Institutes for Journalism & Natural Resources

Professional Mentoring

In American newsrooms, mentoring used to be a strong tradition. Accomplished, unselfish veterans willingly coached, critiqued and inspired younger and less experienced journalists, thereby sustaining from one generation to the next the essential habits and standards of the craft. In recent decades, as such coaching and nurturing practices have waned, the overall quality of American journalism has declined.

The decline of mentoring is especially troublesome for journalists who cover natural resources and the environment. This beat comes with extra layers of complexity and context—economic, scientific, legal, technological, regulatory, political, historical, cultural and ethical. Environment-news issues themselves have been simmering or smoldering, often for decades, and they are likely to persist for a long time to come.

To support the journalists who have participated in our Institutes, IJNR has developed a program of structured and sustained mentoring. If you would like to participate as a Mentor or Protégé, please email Dave Spratt at or call 406.273.1906.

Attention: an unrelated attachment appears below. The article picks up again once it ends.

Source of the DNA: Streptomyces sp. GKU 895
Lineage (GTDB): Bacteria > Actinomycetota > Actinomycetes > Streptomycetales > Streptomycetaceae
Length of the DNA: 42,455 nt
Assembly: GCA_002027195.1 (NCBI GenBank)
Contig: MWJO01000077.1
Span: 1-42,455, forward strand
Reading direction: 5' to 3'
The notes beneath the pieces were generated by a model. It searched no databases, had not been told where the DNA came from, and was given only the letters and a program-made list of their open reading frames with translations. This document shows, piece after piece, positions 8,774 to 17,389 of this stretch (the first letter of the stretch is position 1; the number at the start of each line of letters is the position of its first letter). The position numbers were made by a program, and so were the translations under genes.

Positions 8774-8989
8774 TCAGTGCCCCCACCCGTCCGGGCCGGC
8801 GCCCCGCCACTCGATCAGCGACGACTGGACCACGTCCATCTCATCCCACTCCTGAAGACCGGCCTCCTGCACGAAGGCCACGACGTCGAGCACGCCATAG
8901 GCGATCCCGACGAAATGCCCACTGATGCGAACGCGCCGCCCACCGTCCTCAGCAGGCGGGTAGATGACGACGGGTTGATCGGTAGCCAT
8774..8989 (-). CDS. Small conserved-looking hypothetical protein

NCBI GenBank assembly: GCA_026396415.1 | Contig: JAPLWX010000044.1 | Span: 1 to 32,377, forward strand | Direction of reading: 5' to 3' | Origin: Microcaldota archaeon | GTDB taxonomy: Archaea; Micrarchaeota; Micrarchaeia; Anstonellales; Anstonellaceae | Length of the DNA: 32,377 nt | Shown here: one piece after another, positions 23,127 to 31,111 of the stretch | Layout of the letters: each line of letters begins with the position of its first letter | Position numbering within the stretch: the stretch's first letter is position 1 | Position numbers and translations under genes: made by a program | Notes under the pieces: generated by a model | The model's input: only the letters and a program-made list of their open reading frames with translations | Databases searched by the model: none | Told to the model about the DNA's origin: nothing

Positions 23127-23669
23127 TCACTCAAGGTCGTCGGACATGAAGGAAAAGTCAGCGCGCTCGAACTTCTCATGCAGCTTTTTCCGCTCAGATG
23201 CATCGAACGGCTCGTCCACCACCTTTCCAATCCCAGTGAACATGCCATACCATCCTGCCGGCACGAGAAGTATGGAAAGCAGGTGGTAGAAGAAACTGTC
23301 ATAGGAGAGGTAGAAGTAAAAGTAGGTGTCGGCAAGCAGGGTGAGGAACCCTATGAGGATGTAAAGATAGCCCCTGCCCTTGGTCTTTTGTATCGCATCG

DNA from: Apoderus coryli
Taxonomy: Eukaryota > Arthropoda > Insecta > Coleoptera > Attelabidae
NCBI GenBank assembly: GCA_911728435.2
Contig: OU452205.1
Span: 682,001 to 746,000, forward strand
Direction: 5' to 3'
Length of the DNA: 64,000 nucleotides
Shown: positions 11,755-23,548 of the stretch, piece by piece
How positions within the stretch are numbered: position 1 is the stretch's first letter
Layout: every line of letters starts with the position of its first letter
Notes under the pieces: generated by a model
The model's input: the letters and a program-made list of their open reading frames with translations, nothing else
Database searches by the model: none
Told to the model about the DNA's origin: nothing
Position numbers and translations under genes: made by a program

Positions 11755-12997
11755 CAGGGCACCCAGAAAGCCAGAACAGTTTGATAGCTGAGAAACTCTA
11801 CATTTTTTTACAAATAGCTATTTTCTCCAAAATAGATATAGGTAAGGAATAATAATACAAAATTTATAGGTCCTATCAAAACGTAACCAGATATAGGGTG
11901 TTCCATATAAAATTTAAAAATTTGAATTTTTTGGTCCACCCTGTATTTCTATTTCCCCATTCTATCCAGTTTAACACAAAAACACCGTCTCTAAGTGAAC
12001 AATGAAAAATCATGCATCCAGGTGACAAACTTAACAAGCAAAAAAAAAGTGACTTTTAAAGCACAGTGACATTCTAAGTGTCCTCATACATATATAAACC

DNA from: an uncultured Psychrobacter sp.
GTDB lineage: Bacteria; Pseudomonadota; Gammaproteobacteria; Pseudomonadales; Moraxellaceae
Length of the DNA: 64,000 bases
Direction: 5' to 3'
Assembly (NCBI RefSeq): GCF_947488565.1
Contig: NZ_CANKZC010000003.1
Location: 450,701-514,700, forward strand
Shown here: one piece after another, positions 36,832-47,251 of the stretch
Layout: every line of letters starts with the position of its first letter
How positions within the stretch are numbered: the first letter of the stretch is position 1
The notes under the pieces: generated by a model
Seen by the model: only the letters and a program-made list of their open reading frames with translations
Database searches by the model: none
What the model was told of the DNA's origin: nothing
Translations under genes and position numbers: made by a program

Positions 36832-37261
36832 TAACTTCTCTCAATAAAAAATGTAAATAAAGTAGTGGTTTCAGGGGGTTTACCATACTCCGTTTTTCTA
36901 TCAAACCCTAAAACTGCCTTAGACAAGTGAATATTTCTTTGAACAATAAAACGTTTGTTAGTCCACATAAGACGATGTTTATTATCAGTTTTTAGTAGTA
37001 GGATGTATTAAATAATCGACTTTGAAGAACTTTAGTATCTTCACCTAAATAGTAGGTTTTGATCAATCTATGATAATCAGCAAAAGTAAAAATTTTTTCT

IJNR Criteria for Assessing Quality of Coverage

In working with its Protégés, IJNR Mentors use the following criteria to assess the quality of news stories:


• Do the stories describe and explain significant issues accurately?


• Does the journalist consistently provide a range of worthy viewpoints in the stories?

• Does the journalist acknowledge credible evidence contrary to the story's main point?


• Are stories on these issues presented in ways that are clearly significant, relevant and interesting to the audience?


• Do the stories provide sufficient context (historic, scientific, economic, political, legal or cultural) to help audiences reach sound conclusions and judgments?


• Do stories go beyond routine events and predictable quotes to reflect thorough explanation and analysis?

• Do the stories cite relevant historical roots of current developments, issues and trends?

• Do the stories examine scope, consequences, results and broader implications?


• Do the stories provide a useful basis for building public awareness of issues or trends?


• Do the stories refrain from superficial or trivial portrayal of complex, serious topics?